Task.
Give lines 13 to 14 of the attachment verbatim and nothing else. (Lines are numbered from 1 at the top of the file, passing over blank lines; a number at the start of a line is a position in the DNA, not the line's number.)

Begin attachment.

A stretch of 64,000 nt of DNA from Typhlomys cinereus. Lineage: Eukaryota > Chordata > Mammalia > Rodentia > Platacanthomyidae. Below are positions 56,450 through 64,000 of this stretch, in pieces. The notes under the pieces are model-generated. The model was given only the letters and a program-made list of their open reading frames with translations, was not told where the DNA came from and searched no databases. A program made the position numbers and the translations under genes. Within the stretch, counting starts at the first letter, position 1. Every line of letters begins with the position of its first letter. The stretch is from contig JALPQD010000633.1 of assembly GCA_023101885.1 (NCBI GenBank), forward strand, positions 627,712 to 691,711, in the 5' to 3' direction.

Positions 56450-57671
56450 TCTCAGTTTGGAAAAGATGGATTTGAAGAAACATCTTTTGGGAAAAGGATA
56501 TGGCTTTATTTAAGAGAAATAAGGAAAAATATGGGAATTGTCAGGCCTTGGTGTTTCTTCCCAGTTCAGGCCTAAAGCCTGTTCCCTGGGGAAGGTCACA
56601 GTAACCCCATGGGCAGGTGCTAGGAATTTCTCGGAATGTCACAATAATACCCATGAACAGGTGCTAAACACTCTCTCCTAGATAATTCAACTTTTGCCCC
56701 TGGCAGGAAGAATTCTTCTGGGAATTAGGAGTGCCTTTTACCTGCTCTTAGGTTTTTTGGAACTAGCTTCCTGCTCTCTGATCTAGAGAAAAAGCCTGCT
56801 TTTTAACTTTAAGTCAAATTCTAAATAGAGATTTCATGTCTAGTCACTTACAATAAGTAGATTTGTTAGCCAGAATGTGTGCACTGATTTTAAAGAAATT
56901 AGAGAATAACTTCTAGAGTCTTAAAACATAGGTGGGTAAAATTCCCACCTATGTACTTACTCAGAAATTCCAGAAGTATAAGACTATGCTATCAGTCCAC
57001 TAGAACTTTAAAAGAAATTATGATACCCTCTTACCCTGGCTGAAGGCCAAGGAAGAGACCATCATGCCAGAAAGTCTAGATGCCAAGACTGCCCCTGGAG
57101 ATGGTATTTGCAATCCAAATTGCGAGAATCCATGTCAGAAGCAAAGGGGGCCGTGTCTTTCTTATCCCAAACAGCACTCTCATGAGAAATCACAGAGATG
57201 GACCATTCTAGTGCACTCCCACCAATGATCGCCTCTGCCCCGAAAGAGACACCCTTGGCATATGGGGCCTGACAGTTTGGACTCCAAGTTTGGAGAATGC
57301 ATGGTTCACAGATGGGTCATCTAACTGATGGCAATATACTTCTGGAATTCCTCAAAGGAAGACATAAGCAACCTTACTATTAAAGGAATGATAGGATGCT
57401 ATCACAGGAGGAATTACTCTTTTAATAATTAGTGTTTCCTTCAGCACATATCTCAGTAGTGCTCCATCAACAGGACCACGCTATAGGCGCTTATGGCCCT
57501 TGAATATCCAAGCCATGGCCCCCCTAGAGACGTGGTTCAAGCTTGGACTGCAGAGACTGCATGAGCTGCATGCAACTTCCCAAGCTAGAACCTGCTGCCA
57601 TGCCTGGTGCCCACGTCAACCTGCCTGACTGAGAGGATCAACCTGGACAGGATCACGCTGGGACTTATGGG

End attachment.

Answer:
57401 ATCACAGGAGGAATTACTCTTTTAATAATTAGTGTTTCCTTCAGCACATATCTCAGTAGTGCTCCATCAACAGGACCACGCTATAGGCGCTTATGGCCCT
57501 TGAATATCCAAGCCATGGCCCCCCTAGAGACGTGGTTCAAGCTTGGACTGCAGAGACTGCATGAGCTGCATGCAACTTCCCAAGCTAGAACCTGCTGCCA